Maneki-neko is said to bring happiness (Gotokuji Temple)
There has been an increase in the number of people who have cats and cat items recently in Japan. It is said to be a boom. However, way before this recent cat boom, it was auspicious to have a “maneki-neko (beckoning cat)” ornament, which places one foot forward and makes an inviting gesture, and this became established. It is also a popular souvenir for tourists from around the world.
A mascot ornament
A maneki-neko (beckoning cat) that raises its right paw is said to bring “wealth”, whereas one that raises its left paw is said to bring “people” and “happiness”, and Japanese restaurants adorn their shops with both in the hope they bring prosperity.
In addition to the traditional white cat, colorful ones, such as pink and green ones are also being sold these days.
The wish differs depending on the color with pink being for “success of love” and green being for “academic achievement” (provided by ORNER KOIDE, a maneki-neko specialty shop)
In the desire for wealth, there have often been maneki-neko that have money from ancient Japan but, recently, blue-eyed cats that hold American dollar-type money and beckoning cat costume goods are among other products that have been created not only for Japanese but for foreign visitors.
A blue-eyed maneki-neko with dollars (provided by ORNER KOIDE, a maneki-neko specialty shop)
Maneki-neko costume goods（provided by Clearstone）
Origins traced to a cat that saved a samurai?
There are several places believed to be the origin of maneki-neko (beckoning cats). One of them is Gotokuji Temple, a temple in Setagaya-ku, Tokyo. Legend has it that a high-ranking samurai passed by Gotokuji Temple long ago and a cat invited him in, in front of the gate so he rested inside. Violent thunder jolted the skies, accompanied by heavy rainfall, which he was able to avoid it. Following that, the samurai donated a large sum of money to the temple and it was able to develop. Hence, the auspicious “maneki-neko” was born.
Currently, there are many maneki-neko lined up in Gotokuji Temple. People that believe their wishes have been granted by maneki-neko make offerings of those cats to the temple.
The exterior of Gotokuji Temple and the offered maneki-neko
Trains also have maneki-neko designs
The “Lucky Maneki-neko Train” appeared on the Tokyu-Setagaya line, which goes by Gotokuji Temple, on the 110th anniversary of its opening, in September 2017. A maneki-neko face was drawn on the front of the train, in addition to leather straps in the compartments and cat foot prints being affixed to the floors.
“Lucky Maneki-neko Train”（provided by Tokyu Corporation)
Leather straps are maneki-neko（provided by Tokyu Corporation)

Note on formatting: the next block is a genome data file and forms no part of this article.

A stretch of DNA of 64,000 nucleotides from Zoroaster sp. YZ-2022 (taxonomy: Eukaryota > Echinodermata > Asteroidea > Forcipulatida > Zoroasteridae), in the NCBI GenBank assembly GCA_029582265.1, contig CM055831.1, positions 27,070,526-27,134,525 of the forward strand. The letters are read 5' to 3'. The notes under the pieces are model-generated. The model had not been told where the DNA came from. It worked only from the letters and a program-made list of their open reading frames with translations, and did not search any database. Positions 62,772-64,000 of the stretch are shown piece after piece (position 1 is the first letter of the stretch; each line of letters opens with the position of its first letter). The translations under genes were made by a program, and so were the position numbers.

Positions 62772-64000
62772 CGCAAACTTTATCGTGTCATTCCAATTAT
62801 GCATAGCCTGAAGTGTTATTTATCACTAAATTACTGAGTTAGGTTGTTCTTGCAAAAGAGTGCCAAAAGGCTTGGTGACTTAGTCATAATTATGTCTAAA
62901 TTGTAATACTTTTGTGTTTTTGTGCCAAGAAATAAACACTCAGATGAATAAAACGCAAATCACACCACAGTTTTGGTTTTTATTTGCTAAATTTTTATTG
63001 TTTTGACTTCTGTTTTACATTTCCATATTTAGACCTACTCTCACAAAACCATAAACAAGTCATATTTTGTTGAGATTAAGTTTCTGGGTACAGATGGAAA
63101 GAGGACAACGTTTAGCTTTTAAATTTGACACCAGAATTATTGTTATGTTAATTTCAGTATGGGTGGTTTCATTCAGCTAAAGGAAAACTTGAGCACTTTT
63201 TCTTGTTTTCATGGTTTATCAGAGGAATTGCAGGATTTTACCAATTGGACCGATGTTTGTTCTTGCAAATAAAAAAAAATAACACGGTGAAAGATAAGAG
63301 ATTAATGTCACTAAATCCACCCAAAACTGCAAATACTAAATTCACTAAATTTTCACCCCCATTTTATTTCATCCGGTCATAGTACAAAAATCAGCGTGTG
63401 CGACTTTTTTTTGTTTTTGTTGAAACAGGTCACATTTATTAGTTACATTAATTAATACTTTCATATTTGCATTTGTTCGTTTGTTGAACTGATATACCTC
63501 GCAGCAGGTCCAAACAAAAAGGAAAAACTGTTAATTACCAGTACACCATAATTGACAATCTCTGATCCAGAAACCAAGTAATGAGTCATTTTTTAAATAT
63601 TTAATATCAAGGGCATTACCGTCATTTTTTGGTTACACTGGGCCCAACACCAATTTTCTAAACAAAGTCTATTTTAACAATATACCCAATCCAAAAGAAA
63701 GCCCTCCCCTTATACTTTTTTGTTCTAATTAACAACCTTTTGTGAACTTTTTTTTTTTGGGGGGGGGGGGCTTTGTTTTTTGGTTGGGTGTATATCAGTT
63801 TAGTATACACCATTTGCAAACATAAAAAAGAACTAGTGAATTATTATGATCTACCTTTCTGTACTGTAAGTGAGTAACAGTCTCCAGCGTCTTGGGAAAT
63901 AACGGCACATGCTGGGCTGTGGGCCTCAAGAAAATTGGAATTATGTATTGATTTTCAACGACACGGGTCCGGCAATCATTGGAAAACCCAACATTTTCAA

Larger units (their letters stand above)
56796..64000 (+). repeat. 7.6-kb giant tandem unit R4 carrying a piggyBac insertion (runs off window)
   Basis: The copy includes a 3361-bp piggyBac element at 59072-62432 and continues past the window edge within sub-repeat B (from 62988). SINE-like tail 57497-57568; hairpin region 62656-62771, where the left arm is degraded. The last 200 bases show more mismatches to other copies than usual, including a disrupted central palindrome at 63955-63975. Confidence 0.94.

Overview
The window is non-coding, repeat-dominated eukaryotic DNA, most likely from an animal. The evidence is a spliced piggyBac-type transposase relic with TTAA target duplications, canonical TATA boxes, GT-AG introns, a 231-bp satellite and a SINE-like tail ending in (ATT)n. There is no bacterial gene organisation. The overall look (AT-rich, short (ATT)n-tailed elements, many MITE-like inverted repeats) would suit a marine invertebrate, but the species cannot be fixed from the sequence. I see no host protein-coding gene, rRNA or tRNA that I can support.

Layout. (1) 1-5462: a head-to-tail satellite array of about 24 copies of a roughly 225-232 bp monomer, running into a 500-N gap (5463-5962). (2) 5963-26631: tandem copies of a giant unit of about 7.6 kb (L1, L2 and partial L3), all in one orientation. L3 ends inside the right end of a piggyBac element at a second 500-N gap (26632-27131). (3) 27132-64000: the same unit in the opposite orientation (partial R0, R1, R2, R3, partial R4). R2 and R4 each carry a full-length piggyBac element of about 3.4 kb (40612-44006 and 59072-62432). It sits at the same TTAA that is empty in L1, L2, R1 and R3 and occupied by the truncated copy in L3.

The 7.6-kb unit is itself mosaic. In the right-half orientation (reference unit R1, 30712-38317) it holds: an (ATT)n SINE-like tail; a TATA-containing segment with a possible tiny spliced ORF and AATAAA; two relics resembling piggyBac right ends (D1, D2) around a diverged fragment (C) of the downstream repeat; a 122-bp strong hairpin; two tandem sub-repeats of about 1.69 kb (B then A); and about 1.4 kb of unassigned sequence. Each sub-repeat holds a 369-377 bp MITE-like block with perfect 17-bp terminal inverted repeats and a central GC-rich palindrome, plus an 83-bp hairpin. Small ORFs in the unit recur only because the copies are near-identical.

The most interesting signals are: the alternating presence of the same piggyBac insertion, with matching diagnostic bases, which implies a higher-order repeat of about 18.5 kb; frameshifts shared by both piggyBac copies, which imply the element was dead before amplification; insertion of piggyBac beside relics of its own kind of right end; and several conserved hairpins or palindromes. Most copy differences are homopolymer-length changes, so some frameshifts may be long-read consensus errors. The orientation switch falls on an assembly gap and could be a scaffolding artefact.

Cat foot prints on the floor（provided by Tokyu Corporation)
The one-meter high maneki-neko statue, at Gotokuji station on the Odakyu Line, is a popular filming location. There are many maneki-neko related spots and shops, such as a soba noodle shop with maneki-neko design dishes and variety stores with Japanese sweets in maneki-neko shaped boxes and cat goods.
Maneki-neko statue at Gotokuji station
Japanese soba dish with maneki-neko design（Fukumuro-an）
Japanese sweets in maneki-neko shaped boxes (Tohiken)
Gotokuji Temple certified maneki-neko pouches and washcloths (Tokyo neko nakama)
Maneki-neko themed festivals
The city of Seto, in Aichi Prefecture, is abundant in good-quality clay so pottery making has been flourishing since antiquity. A massive production of maneki-neko ornaments has taken place. Hence, the “Kuru fuku maneki-neko matsuri (Festival of coming fortune and maneki-neko) in Seto,” a maneki-neko themed festival, is held there annually. They hold a “MANEKI-NEKO ART EXIHIBITION,” offer lunches in maneki-neko shaped boxes and paint maneki-neko makeup on for free at the festival.
A photo of the “Festival of coming fortune and mankei-neko in Seto”（provided by Seto City Exchange Club）
You can take a ceramic maneki-neko lunch box home（provided by Seto City Exchange Club）
Free maneki-neko makeup experience （provided by Seto City Exchange Club）
Completed maneki-neko makeup（provided by Seto City Exchange Club）
There are “fuku-neko (good-luck cat)” ornaments hidden in 29 spots in the city and it would be fun to walk and search for them, too.
“Fuku-neko” hidden in the city（provided by Seto City Exchange Club）
An exhibit of the various maneki-neko in Japan is at the nearby“Maneki-neko Museum”. There is a painting experience corner also where you can make your own maneki-neko.
An exhibit of the various maneki-neko in Japan at the “Maneki-neko Museum” (above) and a painting experience corner （provided by Seto City Exchange Club）
Please look for maneki-neko at restaurants and variety stores when you come to Japan. They are perfect for gifts to show you wish for the person receiving them to fulfill their dreams and desires and have continued health and happiness. Your kindness will be conveyed.